10 Amazing Science Facts About NASA’s New Horizons Mission to Pluto

By Phill Powell

Humankind has officially traveled further into space than ever before – courtesy of NASA’s New Horizons spacecraft, which just completed a decade-long trek through our solar system.

This artist’s illustration of the New Horizons craft shows the probe passing by Pluto and one of its moons. (Image: NASA)

The spacecraft is now about 7,800 miles above the surface of Pluto (located in the Kuiper Belt), or about 2.9 billion miles from Earth. That’s the longest distance ever traveled by a manmade object.

With the New Horizons probe passing by Pluto at a speed of 14 kilometers or 8.6 miles a second, it will have a great opportunity for some amazing pictures. The spacecraft has a visible light telescope (and a total of seven instruments) and has been sending back true-color NASA photos of Pluto, which turns out to display a light copper color.

Here are some more amazing facts about NASA’s New Horizons mission to Pluto:

1. Spacecraft Code: When it came time to write programming code for the New Horizons spacecraft, Assembly was the programming language selected by scientists.

2. A Planet is Born: Pluto was discovered on Feb. 18, 1930 by American astronomer Clyde W. Tombaugh, working at the Lowell Observatory in Flagstaff, Ariz. Tombaugh died in 1997; in tribute, some of his ashes are now on board the New Horizons spacecraft.

Planetary name “134340 Pluto.” This image was captured by the New Horizons probe, from a distance of 2.5 million kilometers. (Image: NASA)

3. It’s Right on Schedule: The New Horizons craft arrived at its fly-by destination more than a minute early – completing its 10-year journey a full 72 seconds ahead of schedule.

4. Long-Distance Voyager: Because of its remote location, it takes Pluto 248 years to orbit the sun, as opposed to 1 year for Earth.

5. Interstellar Download: It will take up to 16 months for the craft to finish sending back the graphic files from Pluto. Each image requires about 4.5 hours to be sent.

6. Technically, It’s Not a Planet: Pluto was reclassified as a “dwarf planet” in 2005 because of its relatively low mass and because there are asteroids in Pluto’s orbit that are actually larger than it is.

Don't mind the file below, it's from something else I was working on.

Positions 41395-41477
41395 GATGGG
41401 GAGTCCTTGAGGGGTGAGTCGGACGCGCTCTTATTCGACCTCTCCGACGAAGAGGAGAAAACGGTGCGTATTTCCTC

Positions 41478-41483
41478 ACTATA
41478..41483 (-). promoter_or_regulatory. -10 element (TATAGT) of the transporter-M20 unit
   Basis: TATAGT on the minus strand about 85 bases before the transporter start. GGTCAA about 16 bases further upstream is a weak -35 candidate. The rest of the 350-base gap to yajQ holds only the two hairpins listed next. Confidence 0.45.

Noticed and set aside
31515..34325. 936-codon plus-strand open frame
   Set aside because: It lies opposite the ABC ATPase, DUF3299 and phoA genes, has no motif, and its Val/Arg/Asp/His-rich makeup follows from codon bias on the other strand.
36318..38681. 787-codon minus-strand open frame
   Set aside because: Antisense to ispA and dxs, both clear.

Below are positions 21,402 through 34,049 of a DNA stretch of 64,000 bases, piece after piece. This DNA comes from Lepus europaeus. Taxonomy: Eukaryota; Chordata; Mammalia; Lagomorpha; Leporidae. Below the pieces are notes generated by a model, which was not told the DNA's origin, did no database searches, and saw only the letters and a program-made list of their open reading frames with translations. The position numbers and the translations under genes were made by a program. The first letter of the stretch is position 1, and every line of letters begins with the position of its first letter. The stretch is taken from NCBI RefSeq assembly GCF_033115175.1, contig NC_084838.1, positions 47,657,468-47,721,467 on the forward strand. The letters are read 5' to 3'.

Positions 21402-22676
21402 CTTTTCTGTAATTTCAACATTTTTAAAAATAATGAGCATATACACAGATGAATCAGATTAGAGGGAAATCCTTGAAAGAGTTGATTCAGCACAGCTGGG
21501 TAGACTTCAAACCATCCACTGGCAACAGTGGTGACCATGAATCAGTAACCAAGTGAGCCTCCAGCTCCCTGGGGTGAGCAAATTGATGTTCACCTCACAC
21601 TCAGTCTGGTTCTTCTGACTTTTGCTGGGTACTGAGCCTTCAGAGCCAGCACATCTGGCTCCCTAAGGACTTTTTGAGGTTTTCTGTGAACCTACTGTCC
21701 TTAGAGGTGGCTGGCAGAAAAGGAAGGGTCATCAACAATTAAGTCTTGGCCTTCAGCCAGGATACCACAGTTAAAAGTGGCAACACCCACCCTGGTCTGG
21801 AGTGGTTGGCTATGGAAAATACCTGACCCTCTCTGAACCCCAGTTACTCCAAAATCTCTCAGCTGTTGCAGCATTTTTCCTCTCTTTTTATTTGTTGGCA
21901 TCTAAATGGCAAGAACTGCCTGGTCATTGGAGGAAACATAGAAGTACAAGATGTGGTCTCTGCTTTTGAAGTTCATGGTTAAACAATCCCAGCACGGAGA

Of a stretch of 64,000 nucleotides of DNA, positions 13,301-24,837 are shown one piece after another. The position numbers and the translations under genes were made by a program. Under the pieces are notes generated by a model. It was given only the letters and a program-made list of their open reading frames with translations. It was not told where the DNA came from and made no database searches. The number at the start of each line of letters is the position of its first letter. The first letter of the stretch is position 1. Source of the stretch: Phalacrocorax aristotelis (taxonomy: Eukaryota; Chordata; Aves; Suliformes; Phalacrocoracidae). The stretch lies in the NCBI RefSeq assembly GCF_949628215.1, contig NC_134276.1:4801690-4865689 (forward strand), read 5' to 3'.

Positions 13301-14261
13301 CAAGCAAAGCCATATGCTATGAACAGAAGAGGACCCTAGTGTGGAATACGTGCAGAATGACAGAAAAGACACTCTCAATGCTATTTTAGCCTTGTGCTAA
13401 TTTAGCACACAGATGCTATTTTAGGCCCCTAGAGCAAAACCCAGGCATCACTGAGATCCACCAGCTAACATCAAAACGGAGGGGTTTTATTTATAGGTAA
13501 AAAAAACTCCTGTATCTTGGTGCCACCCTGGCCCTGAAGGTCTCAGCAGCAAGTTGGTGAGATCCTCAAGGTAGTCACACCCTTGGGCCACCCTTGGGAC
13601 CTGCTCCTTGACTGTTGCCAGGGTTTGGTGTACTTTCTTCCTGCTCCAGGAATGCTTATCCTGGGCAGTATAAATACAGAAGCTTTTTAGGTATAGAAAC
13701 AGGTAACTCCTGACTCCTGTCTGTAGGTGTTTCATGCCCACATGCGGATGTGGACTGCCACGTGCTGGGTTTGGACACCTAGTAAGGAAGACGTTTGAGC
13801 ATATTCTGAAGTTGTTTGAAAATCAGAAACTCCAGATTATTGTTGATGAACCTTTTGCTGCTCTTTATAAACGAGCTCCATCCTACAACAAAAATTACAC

NASA mission scientists celebrate with a cool bumpersticker. (Image: NASA)

7. Light-Speed Delivery: If you compare the transmittal rate of the photos from Pluto to light traveling from the Sun to the Earth, you see that sunlight requires 8 minutes to make the trip. Photos from Pluto to the Earth require 270 minutes to make the trip. In other words, photos from Pluto are traveling about 1/33 the speed of sunlight.

8. Tough Life for Humans: Pluto’s atmosphere is much thinner than Earth’s (Earth atmosphere = 1 bar. Pluto atmosphere = 10 microbars). Pluto’s atmosphere is made up of up to 98 percent nitrogen (N2), along with trace amounts of methane (CH4) and carbon monoxide (CO). And Pluto’s surface temperature is not very welcoming either. Average temp: a chilly -370F.

9. Next Up for New Horizons: New Horizons has come pretty much to the end of its journey. However, the craft does have some remaining propellant and there are currently discussions about extending the New Horizons mission to include another nearby destination within the Kuiper Belt.

10. Forever Adrift: Even after the New Horizons spacecraft finishes its final mission, it will continue to travel, drifting on endlessly. It’s expected to retain its on-board power for another 10 years or so.

This image is the closest humans have ever come to Pluto. (Image: NASA)

Pluto’s (center) size compared to Earth. The planet below Pluto is Charon, the largest of Pluto’s five moons. Charon is mutually tidally locked with Pluto, and is massive enough that Pluto–Charon is sometimes considered a double dwarf planet. (Image: NASA)

Go Further This Summer
Man has been able to achieve amazing accomplishments in space through his pursuit of technology, which makes all interplanetary exploration possible.

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